So that is what happend at Passover at the House this year. Every year we tell the story of what happened in Egypt in the first person "This is what Elohim did for me, when he brought me out if Egypt". But we never tell the story of preparing. We should share it, we prepared in Egypt and we prepare each year and those stories are the stories of our families and ourselves. And it's families and individuals that make up a People. 

Having the Poppets made me think about each object and it's place in our Order, our personal Seder.  That's worth sharing here. Because when years go by, and the kids grow up and might forget why something was important to us, they can always find it here, in the wilderness of the internet. It's where you go after you've been freed. 

The Poppet Haggadah of Preparation for the House.

It's like writing names on the back of pictures. 

I wonder if we'll ever go back to a plain old orange on the Seder plate ever again?


Stacey said...

I think there's no better place for an orange brain than a seder plate. Ha! I was going to tell what the poppets (and rats) got up to at my place for easter (they tried to have a pageant, NOBODY wanted to be Jesus, except Grimmy, but he couldn't because, well, you know, he's DEATH.) We all decided that it would offend too many people though, so instead told the story of how Grimmy came to live here at the Satellite.

wv is "morchem" which sounds like it should be part of the jewish pantheon.

Drinne said...

You could put it on the forums at Poppet Planet under Stories?

I was actually afraid of posting this because it was too religious and didn't want to offend the readers who were uncomfortable with religion.

I also worry that when people find out I have one they associate it with things I don't believe in because that's what they believe my religion is.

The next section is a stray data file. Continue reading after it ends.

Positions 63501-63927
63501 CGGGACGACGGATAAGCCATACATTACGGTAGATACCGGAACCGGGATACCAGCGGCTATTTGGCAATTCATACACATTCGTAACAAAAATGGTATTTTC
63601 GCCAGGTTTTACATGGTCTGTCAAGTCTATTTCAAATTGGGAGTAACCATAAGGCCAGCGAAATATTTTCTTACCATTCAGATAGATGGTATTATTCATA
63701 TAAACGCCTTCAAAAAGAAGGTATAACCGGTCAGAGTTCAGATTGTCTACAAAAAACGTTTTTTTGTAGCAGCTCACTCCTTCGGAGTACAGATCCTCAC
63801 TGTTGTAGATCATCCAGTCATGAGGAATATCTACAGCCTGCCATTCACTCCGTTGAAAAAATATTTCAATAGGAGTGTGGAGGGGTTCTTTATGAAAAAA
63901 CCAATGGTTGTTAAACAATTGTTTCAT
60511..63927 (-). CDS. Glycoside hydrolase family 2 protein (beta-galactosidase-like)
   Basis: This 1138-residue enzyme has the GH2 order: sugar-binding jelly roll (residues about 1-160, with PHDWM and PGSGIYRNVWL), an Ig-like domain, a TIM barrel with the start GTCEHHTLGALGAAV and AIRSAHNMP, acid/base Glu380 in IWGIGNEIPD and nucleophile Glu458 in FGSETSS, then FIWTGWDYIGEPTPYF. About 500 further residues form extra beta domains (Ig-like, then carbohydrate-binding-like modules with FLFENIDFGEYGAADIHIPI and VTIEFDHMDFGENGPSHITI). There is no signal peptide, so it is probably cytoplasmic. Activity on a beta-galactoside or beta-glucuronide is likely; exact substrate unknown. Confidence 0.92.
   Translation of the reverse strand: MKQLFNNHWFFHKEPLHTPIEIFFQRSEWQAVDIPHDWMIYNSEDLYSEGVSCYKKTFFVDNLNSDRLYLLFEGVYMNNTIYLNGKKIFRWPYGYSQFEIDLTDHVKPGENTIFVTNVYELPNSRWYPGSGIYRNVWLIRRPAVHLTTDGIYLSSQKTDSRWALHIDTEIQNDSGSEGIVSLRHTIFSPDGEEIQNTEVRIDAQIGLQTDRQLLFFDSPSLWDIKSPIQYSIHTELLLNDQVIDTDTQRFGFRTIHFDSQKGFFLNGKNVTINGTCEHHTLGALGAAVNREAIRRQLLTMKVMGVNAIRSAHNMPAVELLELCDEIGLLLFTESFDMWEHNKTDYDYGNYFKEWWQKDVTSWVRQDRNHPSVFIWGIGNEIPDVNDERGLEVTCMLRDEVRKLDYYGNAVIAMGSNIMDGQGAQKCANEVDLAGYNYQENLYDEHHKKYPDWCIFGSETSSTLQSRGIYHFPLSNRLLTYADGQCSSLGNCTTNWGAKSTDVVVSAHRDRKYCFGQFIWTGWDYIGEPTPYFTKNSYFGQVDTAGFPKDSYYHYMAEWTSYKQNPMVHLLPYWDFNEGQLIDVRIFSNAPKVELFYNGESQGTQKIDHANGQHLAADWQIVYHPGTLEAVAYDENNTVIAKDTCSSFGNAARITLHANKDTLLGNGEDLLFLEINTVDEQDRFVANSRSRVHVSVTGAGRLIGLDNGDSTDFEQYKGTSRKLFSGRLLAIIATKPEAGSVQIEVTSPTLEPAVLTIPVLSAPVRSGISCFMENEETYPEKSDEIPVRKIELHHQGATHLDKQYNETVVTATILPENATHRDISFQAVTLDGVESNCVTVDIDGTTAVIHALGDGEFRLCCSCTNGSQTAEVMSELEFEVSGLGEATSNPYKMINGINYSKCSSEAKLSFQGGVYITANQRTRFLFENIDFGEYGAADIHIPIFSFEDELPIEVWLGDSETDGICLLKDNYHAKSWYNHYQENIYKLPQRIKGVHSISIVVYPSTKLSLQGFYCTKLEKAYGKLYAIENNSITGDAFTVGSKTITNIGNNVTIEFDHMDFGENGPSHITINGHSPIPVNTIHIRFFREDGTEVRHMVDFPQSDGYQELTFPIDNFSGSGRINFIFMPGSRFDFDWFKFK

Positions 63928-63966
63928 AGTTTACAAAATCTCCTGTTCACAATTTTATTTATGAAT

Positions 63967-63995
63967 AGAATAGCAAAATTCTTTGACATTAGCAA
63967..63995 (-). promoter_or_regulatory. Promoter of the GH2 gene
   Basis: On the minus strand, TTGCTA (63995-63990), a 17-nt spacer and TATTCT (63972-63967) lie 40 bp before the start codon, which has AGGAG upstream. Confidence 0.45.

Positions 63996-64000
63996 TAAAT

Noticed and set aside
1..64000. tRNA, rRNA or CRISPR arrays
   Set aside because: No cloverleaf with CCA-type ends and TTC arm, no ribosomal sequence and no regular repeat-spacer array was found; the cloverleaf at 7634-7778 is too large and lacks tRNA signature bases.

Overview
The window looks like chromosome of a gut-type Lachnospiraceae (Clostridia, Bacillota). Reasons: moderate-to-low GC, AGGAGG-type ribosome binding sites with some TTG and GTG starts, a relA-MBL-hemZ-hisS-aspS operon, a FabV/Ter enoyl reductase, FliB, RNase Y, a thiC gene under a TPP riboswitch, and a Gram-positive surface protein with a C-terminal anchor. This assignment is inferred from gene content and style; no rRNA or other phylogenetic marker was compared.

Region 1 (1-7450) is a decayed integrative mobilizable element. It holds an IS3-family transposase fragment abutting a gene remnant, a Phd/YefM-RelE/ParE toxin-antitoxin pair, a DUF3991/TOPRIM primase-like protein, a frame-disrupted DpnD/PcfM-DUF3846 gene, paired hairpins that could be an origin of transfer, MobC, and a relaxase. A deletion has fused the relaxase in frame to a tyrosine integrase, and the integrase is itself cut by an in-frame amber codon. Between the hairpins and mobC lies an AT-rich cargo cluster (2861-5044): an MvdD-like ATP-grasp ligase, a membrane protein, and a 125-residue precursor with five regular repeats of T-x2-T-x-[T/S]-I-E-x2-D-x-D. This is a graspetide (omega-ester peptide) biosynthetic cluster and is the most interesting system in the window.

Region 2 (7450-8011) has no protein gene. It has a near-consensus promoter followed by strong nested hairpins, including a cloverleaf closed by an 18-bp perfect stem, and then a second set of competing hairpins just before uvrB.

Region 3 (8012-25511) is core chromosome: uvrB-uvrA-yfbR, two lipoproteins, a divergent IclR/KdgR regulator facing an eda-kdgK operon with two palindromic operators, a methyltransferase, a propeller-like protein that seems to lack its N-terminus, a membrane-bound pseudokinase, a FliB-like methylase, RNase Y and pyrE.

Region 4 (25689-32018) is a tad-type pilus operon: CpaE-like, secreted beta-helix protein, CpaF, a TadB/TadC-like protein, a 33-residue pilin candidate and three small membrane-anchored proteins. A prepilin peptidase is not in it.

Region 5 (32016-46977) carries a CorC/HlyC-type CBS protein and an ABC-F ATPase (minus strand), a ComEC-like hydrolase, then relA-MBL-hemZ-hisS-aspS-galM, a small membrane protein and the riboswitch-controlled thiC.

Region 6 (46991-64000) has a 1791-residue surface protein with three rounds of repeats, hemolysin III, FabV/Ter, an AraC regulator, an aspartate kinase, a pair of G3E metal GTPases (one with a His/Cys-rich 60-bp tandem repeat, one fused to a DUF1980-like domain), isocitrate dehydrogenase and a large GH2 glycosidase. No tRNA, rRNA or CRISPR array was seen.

But this one is really for my kids. I think you should post the story - or send it to me an I'll post it here. Guest Post. : )

Anonymous said...

"How many times do we ask to go back instead of choose the path that will give us growth or freedom. How many times do we want to stay with the devil we know?"

Drinne~ thank you for this. With your permission, I would like to quote you on my blog.

Actually, thank you for both of your posts explaining in detail your celebrations and traditions. It is the only time I have actually learned anything in depth about religions outside of Christianity.

Drinne said...

Hi Kelly, of course you can quote me. Glad you like it. I actually learned almost everyone else's religion including Baal Worship and the Sumers before really learning my own. I made the mistake of thinking it was just like the first half of christianity, even other Jews would say that to me.

They were so wrong. The biggest lie I ever believed was the term Judeo-Christian. The last time that frankenstein word applied to anyone was before Paul got ahold of Jesus' teachings.

Learning all the anthropological ancient stuff helps me understand some of the weirder stuff that lives on in traces in Judaism, and I have to remind myself that I have access to knowledge of ancient cultures due to advances in study and science that the Rabbis didn't when they were writing about 800 years after the temple was built and Solomon and all that. Talmud started being codified 1800 years ago, and 1500 years after Moses and Pharaoh threw down, so they were writing about things that happened 3000 years ago and a millennia and half before themselves. So it helps me to remember that when I study things they say that are stupid : )

I've made sure that the kids are exposed not just to all the living religions but a number of the dead ones too. But they are learning their Judaism ground up- it's too hard to play catch up later in life. Talmud is over 30 volumes long and it can take as much a year to study each one. They might still walk away, but at least they'll really know what the religion is about instead of letting other people define it for them.

Anonymous said...

1- I know we emailed/communicated over poppets, but did we squeal over having burning man in common?? :P We are going this year again!

2- I loved this. I LOVE hearing the reasons why behind things, and love it even more when someone says "yeah it's because someone made it up way back then, but I still do it because..." (A great mixture of tradition, common sense, and flexibility while holding on to the original meaning. While some traditionalists may cringe, it's inspiring to me and I think the only way some of the ancient ways would survive into the future.)

I've been to a passover meal once but learned so much more (in such an entertaining way) from your post, thank you!!! very enjoyable.

Jessie said...

This is the best, I love learning stuff from you. You make it so simple and interesting! Of course the poppets do help...